Bishop G.T. Haywood was one of the most prolific and profound Oneness apologists. He wrote: “Much of the early Pentecostal movement was promoted and introduced to various islands, countries, and continents of the world through tracts and periodicals that we published.” His paper, The Voice in the Wilderness, became the official organ of the Pentecostal Assemblies of the World in 1918, and Haywood retained editorial responsibility for the publication after he was elevated to presiding bishop in 1925 (Tyson 16). He also wrote a prodigious number of tracts and booklets, including his masterpieces: “The Finest of Wheat” and “The Victim of the Flaming Sword.” His incomparable ability to articulate biblical truth with theological proofs, historical context, and eschatological importance makes him one of the most beloved twentieth century Pentecostal authors.

While Oneness brethren promulgated truth in their periodicals, their detractors were also busy campaigning against the spread of their message. In 1915, J. Roswell Flower, General Secretary of the Assemblies of God, lamented the penetration of the “New Issue” literature in the Assemblies of God’s Weekly Evangel :

Another letter, this very week, tells of the unsettled conditions in an eastern State where the Los Angeles [Oneness] literature has been scattered broadcast [sic] among the Pentecostal Assemblies, and where unstable souls, who know not the Word of God, are being swept off their feet. And that is not all, the new teaching has been carried to the foreign fields, and already hearts that are sore and distressed are writing us stating the awful results and after-effects of this teaching . . .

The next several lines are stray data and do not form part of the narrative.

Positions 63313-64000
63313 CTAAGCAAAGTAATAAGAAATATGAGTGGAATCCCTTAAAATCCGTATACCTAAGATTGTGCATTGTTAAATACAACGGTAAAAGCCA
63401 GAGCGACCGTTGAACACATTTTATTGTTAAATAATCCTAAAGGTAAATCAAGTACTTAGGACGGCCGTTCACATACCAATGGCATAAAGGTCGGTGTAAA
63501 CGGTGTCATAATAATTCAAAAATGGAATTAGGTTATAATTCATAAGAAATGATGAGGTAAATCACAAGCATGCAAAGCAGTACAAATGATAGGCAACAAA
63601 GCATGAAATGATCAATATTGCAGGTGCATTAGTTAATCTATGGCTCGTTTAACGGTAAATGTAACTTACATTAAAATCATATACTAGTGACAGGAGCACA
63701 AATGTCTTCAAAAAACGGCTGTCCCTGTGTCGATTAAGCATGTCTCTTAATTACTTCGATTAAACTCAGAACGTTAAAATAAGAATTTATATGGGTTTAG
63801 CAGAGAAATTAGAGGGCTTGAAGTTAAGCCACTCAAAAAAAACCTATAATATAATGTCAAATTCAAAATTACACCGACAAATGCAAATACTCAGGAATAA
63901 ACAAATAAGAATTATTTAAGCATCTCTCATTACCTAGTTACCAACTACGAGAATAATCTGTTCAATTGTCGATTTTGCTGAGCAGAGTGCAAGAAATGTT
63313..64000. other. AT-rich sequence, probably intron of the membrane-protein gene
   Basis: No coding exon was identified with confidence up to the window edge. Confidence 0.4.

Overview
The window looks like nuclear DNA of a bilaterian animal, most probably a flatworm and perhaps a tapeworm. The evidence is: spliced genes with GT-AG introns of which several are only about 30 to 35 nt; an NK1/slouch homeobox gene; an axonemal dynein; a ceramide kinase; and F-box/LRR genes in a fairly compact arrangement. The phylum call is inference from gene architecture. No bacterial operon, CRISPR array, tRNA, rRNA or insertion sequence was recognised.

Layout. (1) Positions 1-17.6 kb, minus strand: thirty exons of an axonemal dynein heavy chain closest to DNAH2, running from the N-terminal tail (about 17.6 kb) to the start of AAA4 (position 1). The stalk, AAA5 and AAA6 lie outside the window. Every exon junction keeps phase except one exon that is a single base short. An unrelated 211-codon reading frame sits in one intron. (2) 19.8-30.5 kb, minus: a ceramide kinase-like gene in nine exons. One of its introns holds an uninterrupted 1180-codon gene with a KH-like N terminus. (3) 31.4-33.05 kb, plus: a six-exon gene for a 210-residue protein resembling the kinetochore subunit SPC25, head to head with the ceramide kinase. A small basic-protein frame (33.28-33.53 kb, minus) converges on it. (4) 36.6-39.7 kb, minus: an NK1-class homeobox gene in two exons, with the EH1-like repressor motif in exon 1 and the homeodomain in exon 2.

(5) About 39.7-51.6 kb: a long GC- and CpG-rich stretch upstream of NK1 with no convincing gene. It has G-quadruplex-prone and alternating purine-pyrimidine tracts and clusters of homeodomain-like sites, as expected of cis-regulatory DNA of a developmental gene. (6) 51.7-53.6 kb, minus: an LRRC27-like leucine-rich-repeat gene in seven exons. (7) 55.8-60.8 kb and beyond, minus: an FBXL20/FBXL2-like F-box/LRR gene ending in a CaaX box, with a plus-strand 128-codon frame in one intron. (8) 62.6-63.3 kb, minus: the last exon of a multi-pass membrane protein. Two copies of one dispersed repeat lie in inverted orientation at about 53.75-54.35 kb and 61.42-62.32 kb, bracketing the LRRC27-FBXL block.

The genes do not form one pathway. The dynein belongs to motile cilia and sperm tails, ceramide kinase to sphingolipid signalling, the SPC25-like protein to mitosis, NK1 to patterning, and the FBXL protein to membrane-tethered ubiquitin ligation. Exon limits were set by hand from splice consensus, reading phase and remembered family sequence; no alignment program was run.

He further warns: “These workers are scattering over the country, and methinks they drive like Jehu. They are liable to drop in your assembly any day, and the day after, your assembly is possibly on the verge of dissolution” (Flower 1). Clearly, Trinitarians were worried about the wildfires of doctrinal truth ignited worldwide by Oneness Pentecostal publishers and preachers, and the “New Issue” battle was largely fought on front pages of their respective periodicals.

Ultimately, the Pentecostal press was a key component in reshaping the face of twentieth century Christianity. With the ink of inspiration, great Apostolic believers penned, printed, and published the full gospel message; and while thousands of evangelists, missionaries, and Christian workers canvassed the globe with New Testament truth, they were often preceded by or armed with Pentecostal literature. From the writings of our Pentecostal pioneers, we can create a composite picture of the passion and zeal that fueled the fires of revival that made Pentecostalism the fastest growing religion on earth (McClung 1). The yellowed records of our past must inspire us, and their voices urge us on toward increased worldwide evangelism as we carry the blessed truth of the Apostolic faith to a new generation of believers. Founded on our strong Pentecostal heritage of the written word and empowered with modern tools of mass communication, we can publish “The Whole Gospel to the Whole World.”


Bartleman, Frank. From Plow to Pulpit: from Maine to California. Los Angeles: 1924.
Bell, E.N. General Convention of Pentecostal Saints and Churches of God in Christ, Hot Springs, Arkansas, April 2 to 12, 1914. Word & Witness 9.12 (1913): 1.

Flower, J. Roswell. Editorial Comment on Issue. Weekly Evangel, 99 (15 July 1915): 1.

Goff, James. Fields White unto Harvest : Charles F. Parham and the Missionary Origins of Pentecostalism. Fayetteville, AR: University of Arkansas Press, 1988.

McClung, Grant. Pentecostals: the Sequel. Christianity Today. 50.4 (2006): 1-8.

Notice. Word & Witness 9.6 (1913): 8.

Seymour, William J. The Pentecostal Baptism Restored: the Promised Latter Rain Now Being Poured Out on God’s Humble People. The Apostolic Faith. 1.2 (October 1906): 1.

Tyson, James. Before I Sleep. Indianapolis: Pentecostal Publications, 1976.

Untitled. The Apostolic Faith 1.8 (May 1907): 3.

“William Durham.” Dictionary of Charismatic and Pentecostal Movements. Eds. Stanley M. Burgess and Gary B. McGee. Grand Rapids: Zondervan, 1988.

Unto to You and to Your Children: a Historical Survey of Speaking in Tongues

8 January, 2008